What is an endodontist?
Endodontists are essentially dentists who specialise in maintaining teeth through endodontic therapies and treatments. Endodontics concerns the inner soft part of the tooth which is called the pulp. ‘Endo’ means inside, hence endodontics is concerning the inside of the tooth. All qualified dentists are trained and aware of endodontics, however, if your case is extremely specific and hard to treat, you may be referred to an endodontist. Endodontists are different in the way that they study several further years specializing in this particular form of dentistry. Essentially they study such procedures like root canals in greater depth, which means they may be able to diagnose more complex cases to a higher degree than standard dentists.
What is an example of endodontic treatment?
A root canal is often used as the primary example. All procedures are first discussed in an initial consultation with your professional and the best form of treatment is selected. Root canals are nearly always successful, and if this is not the case, other options are always available. As is the same with any medical procedure, first the area will be cleaned and then the patient will be given an anaesthetic. It is hard to label this treatment with a particular time period, as each patient’s individual case varies greatly. Some treatments may require several visits, and some may just need one. The greater the complexity of the case, the longer the treatment period.
Sometimes it can be challenging to diagnose this particular type of treatment. The mouth contains an advanced nerve system, making the pain hard to pinpoint. For example, a fracture to one tooth may be felt in other areas of the body such as the neck or even the jaw. The inflamed pulp is at the centre of the tooth, endodontists are specially trained in diagnosing these particular cases.
What actually causes pulp damage?
Damage to the pulp is usually caused by an accident which causes trauma to the tooth. A child may suffer from a blow to the mouth during an accident. Children’s teeth are more complicated to treat as they are not fully developed, damage to a pulp that is not fully developed can hinder the root to grow. Endodontists are specifically trained in procedures for teeth that have been knocked out of their sockets in this way.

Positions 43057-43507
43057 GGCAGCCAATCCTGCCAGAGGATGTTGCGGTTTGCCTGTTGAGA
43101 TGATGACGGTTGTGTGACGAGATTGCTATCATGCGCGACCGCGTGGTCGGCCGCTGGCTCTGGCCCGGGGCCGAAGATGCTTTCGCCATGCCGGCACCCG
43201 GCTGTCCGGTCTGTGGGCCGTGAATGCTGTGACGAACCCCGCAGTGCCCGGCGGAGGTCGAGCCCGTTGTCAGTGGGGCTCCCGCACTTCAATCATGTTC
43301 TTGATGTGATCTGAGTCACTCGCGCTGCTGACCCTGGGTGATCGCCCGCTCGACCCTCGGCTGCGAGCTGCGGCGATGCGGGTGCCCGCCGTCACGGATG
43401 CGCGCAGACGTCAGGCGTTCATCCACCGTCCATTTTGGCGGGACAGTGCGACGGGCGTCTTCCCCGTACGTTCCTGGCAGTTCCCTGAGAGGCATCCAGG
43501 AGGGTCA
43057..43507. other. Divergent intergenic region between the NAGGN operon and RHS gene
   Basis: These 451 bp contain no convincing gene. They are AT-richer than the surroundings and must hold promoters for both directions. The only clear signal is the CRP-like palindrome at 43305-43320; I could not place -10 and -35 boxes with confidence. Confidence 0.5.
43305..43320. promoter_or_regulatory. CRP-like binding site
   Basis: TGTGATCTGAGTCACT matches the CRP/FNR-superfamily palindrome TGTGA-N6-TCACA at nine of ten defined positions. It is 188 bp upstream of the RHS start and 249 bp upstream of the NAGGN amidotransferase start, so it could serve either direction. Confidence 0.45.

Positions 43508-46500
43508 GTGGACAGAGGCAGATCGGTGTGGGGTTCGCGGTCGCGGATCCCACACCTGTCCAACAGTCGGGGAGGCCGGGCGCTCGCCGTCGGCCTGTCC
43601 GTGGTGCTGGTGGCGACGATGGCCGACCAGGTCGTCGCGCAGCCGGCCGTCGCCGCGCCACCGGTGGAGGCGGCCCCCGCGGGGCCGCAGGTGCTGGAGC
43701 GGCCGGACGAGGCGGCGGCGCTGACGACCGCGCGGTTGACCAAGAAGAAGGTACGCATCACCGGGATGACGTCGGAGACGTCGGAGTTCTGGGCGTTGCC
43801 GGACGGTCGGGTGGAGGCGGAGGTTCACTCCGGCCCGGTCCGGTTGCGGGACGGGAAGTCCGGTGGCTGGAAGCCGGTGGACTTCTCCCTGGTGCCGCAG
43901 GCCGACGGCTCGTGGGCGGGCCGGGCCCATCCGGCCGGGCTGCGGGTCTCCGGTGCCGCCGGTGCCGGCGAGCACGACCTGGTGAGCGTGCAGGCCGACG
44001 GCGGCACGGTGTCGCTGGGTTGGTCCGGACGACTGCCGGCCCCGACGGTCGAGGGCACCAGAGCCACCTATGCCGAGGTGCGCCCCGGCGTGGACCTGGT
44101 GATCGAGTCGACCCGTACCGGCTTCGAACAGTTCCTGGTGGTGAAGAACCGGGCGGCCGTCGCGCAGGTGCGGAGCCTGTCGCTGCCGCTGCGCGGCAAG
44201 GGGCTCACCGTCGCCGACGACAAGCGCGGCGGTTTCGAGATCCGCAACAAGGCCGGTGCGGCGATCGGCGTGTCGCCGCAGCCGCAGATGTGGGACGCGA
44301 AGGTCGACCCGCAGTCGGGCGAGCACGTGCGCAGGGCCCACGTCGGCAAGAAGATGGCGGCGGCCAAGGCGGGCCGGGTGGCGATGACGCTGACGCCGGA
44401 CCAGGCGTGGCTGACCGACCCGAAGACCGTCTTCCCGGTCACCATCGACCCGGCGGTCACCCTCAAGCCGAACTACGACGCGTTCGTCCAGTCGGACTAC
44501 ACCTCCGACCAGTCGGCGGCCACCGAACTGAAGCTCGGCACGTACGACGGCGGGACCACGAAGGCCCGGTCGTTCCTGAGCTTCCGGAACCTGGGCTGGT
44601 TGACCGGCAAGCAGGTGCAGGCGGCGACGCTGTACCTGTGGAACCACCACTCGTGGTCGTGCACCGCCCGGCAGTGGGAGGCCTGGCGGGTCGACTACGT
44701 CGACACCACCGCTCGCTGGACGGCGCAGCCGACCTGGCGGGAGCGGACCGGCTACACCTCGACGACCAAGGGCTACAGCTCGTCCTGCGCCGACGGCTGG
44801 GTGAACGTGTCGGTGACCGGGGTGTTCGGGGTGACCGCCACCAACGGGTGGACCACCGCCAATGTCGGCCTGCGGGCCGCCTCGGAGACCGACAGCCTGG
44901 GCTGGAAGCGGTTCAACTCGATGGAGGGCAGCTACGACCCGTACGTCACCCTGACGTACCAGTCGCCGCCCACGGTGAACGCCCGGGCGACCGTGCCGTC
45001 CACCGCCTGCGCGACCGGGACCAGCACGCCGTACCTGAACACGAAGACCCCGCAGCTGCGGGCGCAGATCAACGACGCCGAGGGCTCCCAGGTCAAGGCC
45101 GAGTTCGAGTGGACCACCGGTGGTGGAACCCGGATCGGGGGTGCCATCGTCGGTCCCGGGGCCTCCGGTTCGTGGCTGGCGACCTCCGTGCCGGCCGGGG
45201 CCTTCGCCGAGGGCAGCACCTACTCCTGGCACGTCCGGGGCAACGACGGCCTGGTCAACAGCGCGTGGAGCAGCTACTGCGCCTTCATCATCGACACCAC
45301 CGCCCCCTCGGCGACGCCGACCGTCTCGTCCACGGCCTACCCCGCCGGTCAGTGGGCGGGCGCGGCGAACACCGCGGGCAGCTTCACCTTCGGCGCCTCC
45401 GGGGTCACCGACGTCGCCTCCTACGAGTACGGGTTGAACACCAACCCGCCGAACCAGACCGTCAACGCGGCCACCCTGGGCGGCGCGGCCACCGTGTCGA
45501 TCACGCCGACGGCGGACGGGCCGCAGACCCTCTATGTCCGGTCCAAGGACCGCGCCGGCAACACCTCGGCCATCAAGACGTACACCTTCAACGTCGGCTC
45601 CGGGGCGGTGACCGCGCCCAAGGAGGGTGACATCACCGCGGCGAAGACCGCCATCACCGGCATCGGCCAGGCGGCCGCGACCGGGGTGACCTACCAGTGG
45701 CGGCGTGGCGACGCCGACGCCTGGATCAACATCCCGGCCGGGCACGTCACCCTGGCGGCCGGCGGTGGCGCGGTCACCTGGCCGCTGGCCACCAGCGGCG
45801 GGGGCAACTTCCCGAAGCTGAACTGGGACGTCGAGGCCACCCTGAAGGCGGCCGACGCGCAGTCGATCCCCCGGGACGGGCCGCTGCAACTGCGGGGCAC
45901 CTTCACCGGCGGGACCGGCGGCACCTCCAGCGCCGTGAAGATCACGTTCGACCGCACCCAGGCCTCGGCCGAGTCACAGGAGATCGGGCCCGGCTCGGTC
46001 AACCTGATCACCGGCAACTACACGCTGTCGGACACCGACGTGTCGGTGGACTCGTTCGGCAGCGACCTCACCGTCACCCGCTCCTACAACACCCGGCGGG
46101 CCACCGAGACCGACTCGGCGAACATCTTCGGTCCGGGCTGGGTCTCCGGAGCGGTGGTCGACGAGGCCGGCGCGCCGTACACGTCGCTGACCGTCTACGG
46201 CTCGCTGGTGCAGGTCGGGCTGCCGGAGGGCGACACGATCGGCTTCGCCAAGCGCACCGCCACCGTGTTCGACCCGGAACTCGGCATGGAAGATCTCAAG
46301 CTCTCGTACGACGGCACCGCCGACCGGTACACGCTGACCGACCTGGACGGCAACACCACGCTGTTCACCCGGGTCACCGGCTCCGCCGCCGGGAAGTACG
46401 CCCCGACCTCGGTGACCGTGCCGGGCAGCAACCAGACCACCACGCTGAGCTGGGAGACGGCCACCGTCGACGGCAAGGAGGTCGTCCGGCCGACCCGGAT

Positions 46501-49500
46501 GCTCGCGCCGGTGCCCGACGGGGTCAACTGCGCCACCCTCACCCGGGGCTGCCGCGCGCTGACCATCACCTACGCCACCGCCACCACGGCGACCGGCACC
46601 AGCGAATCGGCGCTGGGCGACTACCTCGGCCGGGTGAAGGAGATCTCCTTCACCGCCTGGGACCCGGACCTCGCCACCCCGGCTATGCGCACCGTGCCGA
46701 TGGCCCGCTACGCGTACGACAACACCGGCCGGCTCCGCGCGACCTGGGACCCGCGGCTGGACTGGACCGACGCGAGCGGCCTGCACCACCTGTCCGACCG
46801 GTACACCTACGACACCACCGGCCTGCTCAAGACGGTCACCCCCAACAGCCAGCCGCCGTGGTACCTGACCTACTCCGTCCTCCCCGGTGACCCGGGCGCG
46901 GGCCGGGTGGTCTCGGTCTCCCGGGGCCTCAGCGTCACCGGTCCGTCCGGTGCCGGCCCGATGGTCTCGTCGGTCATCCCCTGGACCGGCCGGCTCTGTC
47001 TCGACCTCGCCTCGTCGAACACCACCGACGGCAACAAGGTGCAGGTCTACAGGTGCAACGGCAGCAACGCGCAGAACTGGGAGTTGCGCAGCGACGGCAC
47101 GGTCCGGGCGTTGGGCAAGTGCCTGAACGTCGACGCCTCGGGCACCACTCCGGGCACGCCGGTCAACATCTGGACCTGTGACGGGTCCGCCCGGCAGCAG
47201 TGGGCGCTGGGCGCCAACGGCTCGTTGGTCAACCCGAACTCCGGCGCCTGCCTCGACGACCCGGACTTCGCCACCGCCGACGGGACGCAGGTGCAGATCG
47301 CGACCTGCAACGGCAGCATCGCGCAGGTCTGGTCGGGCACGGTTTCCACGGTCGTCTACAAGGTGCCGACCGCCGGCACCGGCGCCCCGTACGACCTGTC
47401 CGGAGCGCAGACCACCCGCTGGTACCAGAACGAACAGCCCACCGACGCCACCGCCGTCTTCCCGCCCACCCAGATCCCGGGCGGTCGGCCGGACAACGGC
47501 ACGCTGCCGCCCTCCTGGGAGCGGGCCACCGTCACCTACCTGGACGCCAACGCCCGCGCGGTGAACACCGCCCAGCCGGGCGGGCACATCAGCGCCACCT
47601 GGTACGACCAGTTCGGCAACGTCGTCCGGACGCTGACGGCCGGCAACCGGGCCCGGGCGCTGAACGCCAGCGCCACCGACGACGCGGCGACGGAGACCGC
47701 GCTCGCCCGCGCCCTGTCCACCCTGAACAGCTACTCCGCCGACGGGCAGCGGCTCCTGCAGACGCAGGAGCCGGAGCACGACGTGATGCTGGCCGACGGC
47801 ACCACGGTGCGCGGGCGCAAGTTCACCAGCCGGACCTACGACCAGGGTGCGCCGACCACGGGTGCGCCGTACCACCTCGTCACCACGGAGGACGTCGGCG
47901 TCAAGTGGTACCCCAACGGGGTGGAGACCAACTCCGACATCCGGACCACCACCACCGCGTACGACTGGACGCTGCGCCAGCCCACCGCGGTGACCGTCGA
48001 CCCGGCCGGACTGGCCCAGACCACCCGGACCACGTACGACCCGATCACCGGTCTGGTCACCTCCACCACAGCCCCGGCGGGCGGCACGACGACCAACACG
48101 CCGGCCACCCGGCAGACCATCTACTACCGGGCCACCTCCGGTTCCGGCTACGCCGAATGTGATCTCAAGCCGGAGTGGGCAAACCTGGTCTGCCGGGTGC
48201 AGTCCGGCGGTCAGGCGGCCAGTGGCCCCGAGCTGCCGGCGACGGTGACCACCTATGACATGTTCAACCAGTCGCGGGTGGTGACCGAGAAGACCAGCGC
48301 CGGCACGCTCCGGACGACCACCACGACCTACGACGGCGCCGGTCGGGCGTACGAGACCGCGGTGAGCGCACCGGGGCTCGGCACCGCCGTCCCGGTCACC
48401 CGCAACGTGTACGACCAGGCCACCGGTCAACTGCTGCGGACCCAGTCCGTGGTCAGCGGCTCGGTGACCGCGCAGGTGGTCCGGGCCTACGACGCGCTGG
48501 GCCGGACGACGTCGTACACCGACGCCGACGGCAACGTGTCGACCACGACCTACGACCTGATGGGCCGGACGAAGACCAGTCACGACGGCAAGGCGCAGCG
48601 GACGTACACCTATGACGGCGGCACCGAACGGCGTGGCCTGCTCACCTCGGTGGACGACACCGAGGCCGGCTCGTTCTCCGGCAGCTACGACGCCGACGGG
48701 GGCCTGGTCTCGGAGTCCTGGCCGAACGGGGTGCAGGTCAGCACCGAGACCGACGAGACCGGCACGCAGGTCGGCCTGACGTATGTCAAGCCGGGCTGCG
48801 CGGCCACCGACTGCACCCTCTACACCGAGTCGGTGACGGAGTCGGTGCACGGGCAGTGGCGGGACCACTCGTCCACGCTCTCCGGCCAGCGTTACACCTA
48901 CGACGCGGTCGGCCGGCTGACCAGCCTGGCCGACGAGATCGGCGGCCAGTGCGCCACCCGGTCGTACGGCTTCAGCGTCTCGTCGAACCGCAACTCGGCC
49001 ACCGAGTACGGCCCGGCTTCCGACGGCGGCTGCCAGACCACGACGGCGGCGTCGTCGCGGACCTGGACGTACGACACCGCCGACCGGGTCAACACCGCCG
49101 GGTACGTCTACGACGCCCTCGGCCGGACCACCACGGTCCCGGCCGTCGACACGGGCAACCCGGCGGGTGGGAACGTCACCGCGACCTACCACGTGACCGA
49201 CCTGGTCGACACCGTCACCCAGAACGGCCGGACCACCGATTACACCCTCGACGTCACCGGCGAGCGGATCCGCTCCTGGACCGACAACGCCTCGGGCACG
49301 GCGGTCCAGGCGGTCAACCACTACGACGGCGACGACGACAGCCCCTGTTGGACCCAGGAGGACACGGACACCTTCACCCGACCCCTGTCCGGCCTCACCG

Will it need to be done again later in life?
Although it is very rare, with some cases the mouth may reject the root canal procedure, there may be a level of discomfort or pain several months or even years later. If this is the case, then the surgery can simply be redone. It is recommended that you revisit the endodontist every 6 months after your treatment has been completed, as sometimes it can take up to two years to heal, and it is important to track the progress.
What if I feel nervous about receiving this treatment?
Patients can experience anxiety surrounding dental environments for several reasons, they may have experienced trauma as a child which has created a negative stigma around the dentist, or they may simply have an irrational fear. Dental professionals are aware of patient nerves and will accommodate this, initial consultations and anaesthesia can be undergone to ease any nerves.